5 Types Of Mental Health Professionals - What Do They Do?
Your mental health is an essential part of your overall well-being, but finding the right mental health professionals can be a daunting process. Have you ever found yourself puzzled between a psychiatrist and a psychologist, unsure of who can best address your concerns? You're not alone.
The world of mental health is vast, and it's essential to unravel the mysteries and break free from the stigma that often surrounds it.
Understanding mental health professionals and their roles is the first step toward seeking appropriate help. The right professional can empower you to take control of your mental, emotional, spiritual, or relationship challenges.
Let's delve into the types of mental health professionals and what each of them brings to the table.
What Are The Different Types Of Mental Health Professionals?
Getting help for mental, emotional, spiritual, or relationship issues can be difficult. And finding the right mental health professional can help you take control of any issue in your life. Mental health is as important as your physical health and knowing which mental health service provider to seek is one of the most important parts of the journey.
Like other medical doctors, there are different types of mental health professionals to help you with your mental health issues. There is a wide range of professionals in the field of mental health who diagnose and treat mental illness.
Most mental health professionals have a master's degree and a license to practice providing services for specific mental health conditions. Each of their licenses and services depends on their training, specialization, and state law.
The following list consists of five common types of mental health professionals. Each provides a unique treatment plan and specializes in a specific area of mental health.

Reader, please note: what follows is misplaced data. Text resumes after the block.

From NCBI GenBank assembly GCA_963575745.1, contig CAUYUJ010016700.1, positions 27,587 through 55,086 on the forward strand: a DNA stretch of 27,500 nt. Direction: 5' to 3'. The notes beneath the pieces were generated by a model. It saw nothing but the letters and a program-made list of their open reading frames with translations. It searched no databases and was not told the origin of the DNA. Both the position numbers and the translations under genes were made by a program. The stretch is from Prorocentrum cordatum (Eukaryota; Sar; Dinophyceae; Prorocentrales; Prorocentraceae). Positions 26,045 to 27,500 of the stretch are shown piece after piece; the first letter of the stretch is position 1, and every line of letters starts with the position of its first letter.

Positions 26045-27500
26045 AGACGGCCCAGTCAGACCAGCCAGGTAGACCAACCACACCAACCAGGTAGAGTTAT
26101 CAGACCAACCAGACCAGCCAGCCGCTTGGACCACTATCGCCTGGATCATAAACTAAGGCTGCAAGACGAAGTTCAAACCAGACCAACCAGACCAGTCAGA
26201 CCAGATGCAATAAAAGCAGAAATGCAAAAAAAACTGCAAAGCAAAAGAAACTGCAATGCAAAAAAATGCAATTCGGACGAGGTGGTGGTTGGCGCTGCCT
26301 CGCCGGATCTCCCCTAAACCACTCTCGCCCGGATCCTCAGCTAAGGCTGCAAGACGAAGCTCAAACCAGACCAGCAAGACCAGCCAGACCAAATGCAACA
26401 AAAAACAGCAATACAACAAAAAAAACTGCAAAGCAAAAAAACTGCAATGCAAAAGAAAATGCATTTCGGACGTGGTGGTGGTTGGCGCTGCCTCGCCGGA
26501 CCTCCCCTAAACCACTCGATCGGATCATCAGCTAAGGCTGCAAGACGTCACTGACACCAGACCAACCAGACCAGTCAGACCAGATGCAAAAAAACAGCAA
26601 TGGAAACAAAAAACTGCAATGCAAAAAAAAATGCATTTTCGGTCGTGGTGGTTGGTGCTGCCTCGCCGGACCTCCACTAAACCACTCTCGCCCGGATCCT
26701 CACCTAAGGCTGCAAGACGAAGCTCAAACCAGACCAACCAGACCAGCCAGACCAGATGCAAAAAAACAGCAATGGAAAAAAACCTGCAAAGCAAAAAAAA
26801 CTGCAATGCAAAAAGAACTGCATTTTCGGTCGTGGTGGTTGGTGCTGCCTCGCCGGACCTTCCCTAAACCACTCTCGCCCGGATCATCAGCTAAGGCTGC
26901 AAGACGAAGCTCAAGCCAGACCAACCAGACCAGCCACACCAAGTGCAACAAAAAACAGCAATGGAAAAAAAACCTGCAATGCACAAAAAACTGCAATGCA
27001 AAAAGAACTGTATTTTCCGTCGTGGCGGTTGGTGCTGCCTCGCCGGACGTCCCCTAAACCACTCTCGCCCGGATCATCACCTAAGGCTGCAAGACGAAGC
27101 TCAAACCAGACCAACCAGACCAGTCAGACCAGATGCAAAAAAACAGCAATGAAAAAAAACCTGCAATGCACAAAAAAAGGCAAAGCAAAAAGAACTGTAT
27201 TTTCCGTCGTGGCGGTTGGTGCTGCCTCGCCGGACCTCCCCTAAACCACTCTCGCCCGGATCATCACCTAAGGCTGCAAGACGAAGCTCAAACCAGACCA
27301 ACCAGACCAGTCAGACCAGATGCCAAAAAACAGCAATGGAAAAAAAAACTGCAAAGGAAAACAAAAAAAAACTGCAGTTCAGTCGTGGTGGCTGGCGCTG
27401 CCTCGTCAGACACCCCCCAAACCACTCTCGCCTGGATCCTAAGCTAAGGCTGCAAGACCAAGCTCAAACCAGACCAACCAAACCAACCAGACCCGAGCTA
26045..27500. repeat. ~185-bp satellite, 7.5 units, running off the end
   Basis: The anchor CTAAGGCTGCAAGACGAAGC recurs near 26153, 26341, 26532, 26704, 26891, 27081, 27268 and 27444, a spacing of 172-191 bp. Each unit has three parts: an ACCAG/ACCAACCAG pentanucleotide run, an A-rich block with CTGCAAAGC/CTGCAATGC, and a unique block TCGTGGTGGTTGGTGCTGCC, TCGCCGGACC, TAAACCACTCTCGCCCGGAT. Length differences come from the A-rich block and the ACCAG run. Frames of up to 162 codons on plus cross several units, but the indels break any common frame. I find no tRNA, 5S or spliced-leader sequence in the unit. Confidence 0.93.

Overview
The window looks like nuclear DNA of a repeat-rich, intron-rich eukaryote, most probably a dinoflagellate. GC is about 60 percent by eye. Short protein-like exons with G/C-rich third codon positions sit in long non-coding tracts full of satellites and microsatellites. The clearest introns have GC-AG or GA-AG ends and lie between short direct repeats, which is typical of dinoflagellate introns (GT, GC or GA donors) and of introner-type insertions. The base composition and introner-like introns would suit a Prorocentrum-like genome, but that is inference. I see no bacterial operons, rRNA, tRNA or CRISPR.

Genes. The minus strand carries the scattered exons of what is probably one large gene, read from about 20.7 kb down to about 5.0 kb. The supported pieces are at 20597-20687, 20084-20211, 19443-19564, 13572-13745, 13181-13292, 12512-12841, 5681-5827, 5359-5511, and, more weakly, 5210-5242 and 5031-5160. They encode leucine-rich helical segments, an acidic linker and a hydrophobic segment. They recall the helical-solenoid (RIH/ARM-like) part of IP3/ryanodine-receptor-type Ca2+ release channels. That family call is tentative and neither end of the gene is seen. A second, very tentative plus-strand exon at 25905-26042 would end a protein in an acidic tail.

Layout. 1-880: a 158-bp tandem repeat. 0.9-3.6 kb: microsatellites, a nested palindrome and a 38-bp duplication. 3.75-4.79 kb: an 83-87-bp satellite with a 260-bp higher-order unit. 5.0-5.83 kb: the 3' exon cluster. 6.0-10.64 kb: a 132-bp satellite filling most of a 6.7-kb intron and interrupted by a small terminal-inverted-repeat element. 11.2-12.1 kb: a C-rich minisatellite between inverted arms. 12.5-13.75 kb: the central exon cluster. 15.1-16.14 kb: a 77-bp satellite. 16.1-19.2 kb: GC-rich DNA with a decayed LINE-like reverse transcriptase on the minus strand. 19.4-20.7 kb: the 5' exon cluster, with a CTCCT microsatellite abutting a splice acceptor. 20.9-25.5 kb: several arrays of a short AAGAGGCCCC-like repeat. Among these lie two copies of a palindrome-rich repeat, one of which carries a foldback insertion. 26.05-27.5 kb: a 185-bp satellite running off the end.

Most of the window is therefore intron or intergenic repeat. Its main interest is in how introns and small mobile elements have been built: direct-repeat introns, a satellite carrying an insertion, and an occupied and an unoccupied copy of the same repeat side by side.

Based on a survey conducted between February 2001 and April 2003 using the Worldwide Health Organization structure of mental health structure, nearly 46% of American adults will meet the criteria for a diagnosable mental health condition at some point in their lives, and half will start developing by the age of 14. .
5 Types Of Mental Health Professionals
Psychologists and psychiatrists are not the same, although people often confuse them. Doctors of medicine (MD) and doctors of osteopathic medicine (OD) who specialize in mental health are psychiatrists.
Psychiatrists specialize in treating and diagnosing mental, behavioral, and emotional disorders. Treatment involves psychiatric medicines, lab tests, and even physical exams. Unlike psychologists, psychiatrists specialize in fields like child and adolescent psychiatry, geriatrics and addictions, and forensic psychiatry.
Here is a list of things that a psychiatrist can or cannot do -
They can diagnose and treat mental health disorders.
They can prescribe medicines.
They can provide counseling called psychotherapy.
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When you think of a psychologist, you probably picture someone lying on a couch and talking to a doctor about their feelings. In reality, psychologists do more than just ask you about your feelings.
A psychologist is a person who is trained in psychology, i.e., the science of behavior, thoughts, and feelings. Most psychologists hold a doctoral degree, such as Ph.D. They are trained to cure a wide range of mental health issues and not just confined to the mainstream ones.
A psychologist can work in a private office, hospital, or even an institution like a school. And here are a few of the things that a psychologist can or not do -
They can diagnose and treat several mental health issues and disorders.
They provide counseling both in one-on-one and group settings.
They cannot prescribe medicines unless they are licensed.
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3. Psychiatric Nursing
A psychiatric or mental health nurse practitioner is a registered nurse trained to deal with mental health problems. They specialize in mental health disorders and are known for their therapeutic relationship with people seeking help.
A psychiatric nurse must have a master's degree in psychiatric mental health nursing. They perform psychological therapy and administer psychiatric medication.
In many cases, they treat challenging behavior related to mental health conditions under medical supervision.
Here is a list of things that a psychiatric nurse can or cannot do -
They can offer services depending on their education, training level, and state law.
They can even prescribe medicines if the law allows or they have a license for the same.
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4. Licensed Professional Counselor
Licensed professional counselors are mental health counselors who provide counseling as a treatment to those dealing with any mental health condition. Since it is a broad term, it is important to know about a counselor's education, experience, and the kind of service they provide.